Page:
How CP Affects Patients

Doctors may classify CP in various ways, depending on the movements involved and the affected areas of the brain. According to the Centers for Disease Control and Prevention (CDC), a child may experience one or more of the following:

  • Stiff muscles, known as spasticity
  • Dyskinesia, or uncontrollable movements
  • Ataxia, or problems with coordination and balance

Types of Cerebral Palsy

The four primary types of CP include:

  1. Spastic CP, which affects most people. Because patients have enhanced tone, they experience stiff muscles and awkward movements.
  2. Dyskinetic CP involves trouble with controlling movement of the feet, legs, arms, and hands, which makes it difficult to walk or sit. In some cases, the patient may have trouble with speech or swallowing.
  3. Ataxic CP causes patients to have problems with coordination and balance, making them unsteady when they attempt to walk. They may find it difficult to control their arms or hands when they try to reach for an item.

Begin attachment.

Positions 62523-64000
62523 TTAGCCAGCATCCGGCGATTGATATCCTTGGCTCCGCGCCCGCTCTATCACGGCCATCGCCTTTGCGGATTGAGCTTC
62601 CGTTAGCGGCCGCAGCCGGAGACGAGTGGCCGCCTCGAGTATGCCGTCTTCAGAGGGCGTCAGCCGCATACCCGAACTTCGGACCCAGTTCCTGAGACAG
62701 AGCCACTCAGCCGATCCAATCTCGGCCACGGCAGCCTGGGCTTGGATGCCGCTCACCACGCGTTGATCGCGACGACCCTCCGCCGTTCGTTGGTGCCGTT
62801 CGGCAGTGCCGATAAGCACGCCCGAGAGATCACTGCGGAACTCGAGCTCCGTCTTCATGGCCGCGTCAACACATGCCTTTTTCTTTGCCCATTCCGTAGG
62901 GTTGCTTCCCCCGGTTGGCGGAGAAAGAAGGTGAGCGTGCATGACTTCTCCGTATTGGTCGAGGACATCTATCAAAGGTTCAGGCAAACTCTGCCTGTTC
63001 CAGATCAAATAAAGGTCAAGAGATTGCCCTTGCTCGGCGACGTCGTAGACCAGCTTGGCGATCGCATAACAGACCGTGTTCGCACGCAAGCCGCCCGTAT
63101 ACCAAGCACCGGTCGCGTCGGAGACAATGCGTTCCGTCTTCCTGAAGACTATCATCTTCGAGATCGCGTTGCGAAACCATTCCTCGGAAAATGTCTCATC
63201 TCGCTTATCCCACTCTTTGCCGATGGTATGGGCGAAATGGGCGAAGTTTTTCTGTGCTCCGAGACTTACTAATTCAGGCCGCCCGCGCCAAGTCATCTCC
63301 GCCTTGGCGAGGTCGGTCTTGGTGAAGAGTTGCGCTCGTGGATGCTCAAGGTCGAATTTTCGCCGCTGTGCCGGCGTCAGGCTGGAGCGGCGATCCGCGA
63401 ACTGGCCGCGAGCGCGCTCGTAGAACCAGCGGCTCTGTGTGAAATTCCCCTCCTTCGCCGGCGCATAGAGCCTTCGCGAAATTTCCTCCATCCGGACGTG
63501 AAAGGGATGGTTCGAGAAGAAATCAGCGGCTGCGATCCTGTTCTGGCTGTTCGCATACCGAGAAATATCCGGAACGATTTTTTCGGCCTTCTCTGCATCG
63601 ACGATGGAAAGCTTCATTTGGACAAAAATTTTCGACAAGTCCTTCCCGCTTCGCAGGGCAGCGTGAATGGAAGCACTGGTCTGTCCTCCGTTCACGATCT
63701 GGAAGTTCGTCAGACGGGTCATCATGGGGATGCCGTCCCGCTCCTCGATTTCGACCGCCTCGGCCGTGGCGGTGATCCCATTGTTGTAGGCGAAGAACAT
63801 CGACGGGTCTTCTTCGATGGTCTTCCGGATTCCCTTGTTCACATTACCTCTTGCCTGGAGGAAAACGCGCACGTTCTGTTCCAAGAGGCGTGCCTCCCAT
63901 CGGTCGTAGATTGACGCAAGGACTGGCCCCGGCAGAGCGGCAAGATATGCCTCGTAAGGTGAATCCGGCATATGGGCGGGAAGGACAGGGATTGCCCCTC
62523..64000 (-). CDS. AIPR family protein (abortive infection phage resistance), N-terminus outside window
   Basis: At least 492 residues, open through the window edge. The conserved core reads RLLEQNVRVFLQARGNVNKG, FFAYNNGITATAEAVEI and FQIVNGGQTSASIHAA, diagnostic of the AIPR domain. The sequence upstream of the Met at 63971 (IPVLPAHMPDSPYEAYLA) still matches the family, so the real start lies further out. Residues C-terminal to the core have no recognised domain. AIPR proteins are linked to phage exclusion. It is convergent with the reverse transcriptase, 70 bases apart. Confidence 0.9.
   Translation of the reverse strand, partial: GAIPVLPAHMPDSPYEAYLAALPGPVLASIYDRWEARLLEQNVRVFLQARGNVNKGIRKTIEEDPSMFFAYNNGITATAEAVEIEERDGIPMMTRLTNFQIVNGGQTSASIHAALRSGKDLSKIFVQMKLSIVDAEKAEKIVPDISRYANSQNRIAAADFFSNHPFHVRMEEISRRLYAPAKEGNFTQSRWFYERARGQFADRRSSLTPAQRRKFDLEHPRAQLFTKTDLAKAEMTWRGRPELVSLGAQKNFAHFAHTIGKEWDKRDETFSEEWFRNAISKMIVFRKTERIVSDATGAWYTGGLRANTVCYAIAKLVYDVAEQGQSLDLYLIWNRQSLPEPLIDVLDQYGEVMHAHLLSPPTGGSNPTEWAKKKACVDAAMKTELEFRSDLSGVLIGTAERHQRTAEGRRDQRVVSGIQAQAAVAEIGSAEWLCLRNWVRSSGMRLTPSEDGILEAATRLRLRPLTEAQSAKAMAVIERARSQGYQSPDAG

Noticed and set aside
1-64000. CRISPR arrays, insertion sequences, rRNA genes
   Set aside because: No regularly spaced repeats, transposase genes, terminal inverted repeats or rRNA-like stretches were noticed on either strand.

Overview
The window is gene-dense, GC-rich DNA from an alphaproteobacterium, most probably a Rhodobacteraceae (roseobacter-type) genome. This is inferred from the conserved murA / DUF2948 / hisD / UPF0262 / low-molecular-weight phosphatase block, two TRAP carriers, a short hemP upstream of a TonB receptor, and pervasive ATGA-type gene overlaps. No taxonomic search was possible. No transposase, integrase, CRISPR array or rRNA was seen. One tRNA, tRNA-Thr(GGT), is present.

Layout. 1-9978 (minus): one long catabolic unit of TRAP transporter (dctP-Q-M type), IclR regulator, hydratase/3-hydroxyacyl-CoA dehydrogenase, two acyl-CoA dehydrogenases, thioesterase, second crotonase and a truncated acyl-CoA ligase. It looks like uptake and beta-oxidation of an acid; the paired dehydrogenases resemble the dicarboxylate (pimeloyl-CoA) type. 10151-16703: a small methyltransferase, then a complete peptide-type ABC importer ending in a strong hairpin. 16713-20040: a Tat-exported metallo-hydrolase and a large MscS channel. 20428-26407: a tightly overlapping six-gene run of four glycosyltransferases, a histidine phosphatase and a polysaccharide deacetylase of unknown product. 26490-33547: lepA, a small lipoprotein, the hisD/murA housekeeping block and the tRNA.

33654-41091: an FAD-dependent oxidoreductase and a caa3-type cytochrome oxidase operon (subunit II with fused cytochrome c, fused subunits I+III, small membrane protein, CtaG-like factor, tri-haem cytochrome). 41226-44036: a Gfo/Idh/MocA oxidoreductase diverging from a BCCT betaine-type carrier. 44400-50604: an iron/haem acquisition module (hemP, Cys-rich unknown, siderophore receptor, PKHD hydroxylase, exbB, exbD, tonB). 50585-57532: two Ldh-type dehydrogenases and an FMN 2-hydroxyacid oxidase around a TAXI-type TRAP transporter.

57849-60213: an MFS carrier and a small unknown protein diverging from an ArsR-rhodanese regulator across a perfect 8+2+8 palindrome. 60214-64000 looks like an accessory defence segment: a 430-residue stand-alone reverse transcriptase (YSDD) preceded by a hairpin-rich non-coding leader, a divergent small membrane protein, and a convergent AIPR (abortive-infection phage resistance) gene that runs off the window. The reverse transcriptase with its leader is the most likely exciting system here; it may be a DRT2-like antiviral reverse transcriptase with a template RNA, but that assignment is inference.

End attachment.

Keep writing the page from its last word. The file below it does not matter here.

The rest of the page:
4. Mixed Cerebral Palsy includes a combination of the above-mentioned types of CP. The most common type of mixed CP is spastic-dyskinetic CP.

Malpractice and CP

CP may result from malpractice in different ways:

  • If brain damage occurs during delivery or birth complications lead to a deprivation of oxygen, a baby may end up with CP.
  • Malpractice may also result if a doctor does not diagnose certain health problems during a woman’s pregnancy. In these cases, an infection–which is overlooked during pregnancy–may lead to brain damage and CP.
  • In other cases, a doctor may cut off the oxygen for the baby during delivery or soon after the birthing process. Some physicians may not treat a complication with the umbilical cord or properly address a birth canal delay.
  • Infants frequently have jaundice after they’re born. This condition, which causes the eyes and skin to turn yellow, can turn into a condition called kernicterus. This condition may lead to brain damage and CP if not treated properly.

How Common is Cerebral Palsy?